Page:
Location: The rifle range, or archery range or behind the computer in Alaska
Re: Poaching or survival
As far as I am concerend, a poacher is an indavidual who has blatant disreguard for the law. He takes the easy way out and kills trophies for sport, fun, bragging rights, money or all of the above while not in season or by gross disreguard for the regulations while in season such as by spot light or an illegal weapon or other illegal meens necesary to bring home the horns.
ANY husband and or father broke and destitute (other than broke and destitute due to stupidity such as gambling issues or drug abuse) trying to provide food for his familiy is a hero.
Most families come upon hard times at some point in their lives. You do what you have to do to survive. Poaching is not surviving, it is stealing. Poachers are thieves plain and simple. Hungry kids are hungry kids and my hungry kids will eat well whether the game is in season or out, albiet I will do everything in my power FIRST to play by the rules.
Long range shooting is a process that ends with a result. Once you start to focus on the result (how bad your last shot was, how big the group is going to be, what your buck will score, what your match score is, what place you are in...) then you loose the capacity to focus on the process.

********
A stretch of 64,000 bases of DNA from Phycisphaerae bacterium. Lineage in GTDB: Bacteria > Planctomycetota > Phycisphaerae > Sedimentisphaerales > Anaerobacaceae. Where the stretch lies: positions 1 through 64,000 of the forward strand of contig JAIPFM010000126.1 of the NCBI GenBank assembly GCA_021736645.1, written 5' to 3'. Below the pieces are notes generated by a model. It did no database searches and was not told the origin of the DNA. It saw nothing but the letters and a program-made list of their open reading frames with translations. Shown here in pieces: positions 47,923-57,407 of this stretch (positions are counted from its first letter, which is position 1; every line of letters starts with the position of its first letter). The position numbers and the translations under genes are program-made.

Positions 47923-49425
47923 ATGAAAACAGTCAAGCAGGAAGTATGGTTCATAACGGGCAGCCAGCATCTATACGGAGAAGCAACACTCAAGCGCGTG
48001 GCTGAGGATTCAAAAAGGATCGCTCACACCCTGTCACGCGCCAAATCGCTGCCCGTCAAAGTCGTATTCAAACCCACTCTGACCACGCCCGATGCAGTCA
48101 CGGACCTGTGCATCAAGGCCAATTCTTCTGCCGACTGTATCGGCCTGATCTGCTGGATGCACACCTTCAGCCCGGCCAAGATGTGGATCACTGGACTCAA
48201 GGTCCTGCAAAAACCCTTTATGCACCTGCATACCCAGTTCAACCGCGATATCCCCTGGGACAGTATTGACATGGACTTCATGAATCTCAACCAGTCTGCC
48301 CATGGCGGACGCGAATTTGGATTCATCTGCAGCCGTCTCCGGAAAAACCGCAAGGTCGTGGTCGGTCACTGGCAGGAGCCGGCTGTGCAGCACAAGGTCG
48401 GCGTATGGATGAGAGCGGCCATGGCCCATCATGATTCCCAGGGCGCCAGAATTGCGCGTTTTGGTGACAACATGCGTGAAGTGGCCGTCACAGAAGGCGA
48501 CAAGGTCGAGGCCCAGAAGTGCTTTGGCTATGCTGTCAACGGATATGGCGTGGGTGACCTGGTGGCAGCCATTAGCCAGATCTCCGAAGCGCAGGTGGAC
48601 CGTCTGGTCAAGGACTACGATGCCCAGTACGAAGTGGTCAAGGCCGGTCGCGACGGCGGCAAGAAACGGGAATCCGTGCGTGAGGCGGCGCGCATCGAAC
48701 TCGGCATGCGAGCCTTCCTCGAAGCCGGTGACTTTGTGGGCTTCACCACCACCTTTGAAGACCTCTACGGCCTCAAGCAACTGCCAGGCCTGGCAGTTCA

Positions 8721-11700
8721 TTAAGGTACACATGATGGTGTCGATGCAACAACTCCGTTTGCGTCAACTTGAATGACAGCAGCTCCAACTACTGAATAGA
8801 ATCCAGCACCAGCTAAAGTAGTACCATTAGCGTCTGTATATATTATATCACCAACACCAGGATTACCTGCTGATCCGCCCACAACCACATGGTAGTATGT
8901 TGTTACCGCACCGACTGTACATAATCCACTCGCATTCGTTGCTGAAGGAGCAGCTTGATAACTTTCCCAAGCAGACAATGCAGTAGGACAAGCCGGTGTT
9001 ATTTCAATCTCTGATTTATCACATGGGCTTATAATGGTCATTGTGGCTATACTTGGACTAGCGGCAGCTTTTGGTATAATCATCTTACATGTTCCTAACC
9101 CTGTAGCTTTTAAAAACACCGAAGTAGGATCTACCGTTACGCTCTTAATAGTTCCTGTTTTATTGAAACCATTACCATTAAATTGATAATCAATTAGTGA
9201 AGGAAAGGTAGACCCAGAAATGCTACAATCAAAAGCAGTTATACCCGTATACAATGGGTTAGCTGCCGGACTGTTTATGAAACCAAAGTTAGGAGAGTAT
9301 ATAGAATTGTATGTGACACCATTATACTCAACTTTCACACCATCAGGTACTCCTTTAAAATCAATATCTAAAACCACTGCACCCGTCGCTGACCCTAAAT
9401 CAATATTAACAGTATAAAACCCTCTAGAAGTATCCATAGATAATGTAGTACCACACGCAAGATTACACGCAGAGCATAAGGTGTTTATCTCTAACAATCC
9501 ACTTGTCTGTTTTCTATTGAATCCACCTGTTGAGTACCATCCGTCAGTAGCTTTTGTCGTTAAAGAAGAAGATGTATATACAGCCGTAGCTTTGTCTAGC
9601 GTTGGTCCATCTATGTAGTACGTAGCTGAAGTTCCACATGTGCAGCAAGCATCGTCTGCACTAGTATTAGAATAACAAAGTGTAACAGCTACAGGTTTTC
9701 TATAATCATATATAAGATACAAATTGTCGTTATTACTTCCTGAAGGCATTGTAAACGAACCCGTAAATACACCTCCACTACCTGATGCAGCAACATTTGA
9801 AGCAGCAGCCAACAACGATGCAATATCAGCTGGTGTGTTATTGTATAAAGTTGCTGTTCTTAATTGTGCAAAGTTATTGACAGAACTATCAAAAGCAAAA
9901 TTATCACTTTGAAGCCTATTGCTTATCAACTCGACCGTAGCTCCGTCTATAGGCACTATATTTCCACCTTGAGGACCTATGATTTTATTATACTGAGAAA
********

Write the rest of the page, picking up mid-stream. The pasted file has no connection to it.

That is correct. A person has responsibility to their family.
When a person on this forum spends $5,000 to $8000 to build a custom rifle and another $5,000 to $10,000 to go hunting, they better not claim that they are hunting to feed their family and that it is somehow my fault that there is someone in this world that went to bed hungry.
I saw that same show. That guys was just trying to make it through the day and have a meal. He would have shot a buffalo or a rabbit. Whatever he could have hit with that thing of a gun he would have clearly been happy. It was clear that he was not after horns or a head to mount.
I understand poaching is and has been a big problem there but come on. I don't think he had the option or means to go to a grocery store or a place to get food assistance. The guy looked like hell warmed over. I don't approve of poaching but at the same time I could not blame the guy at all. Not for a minute.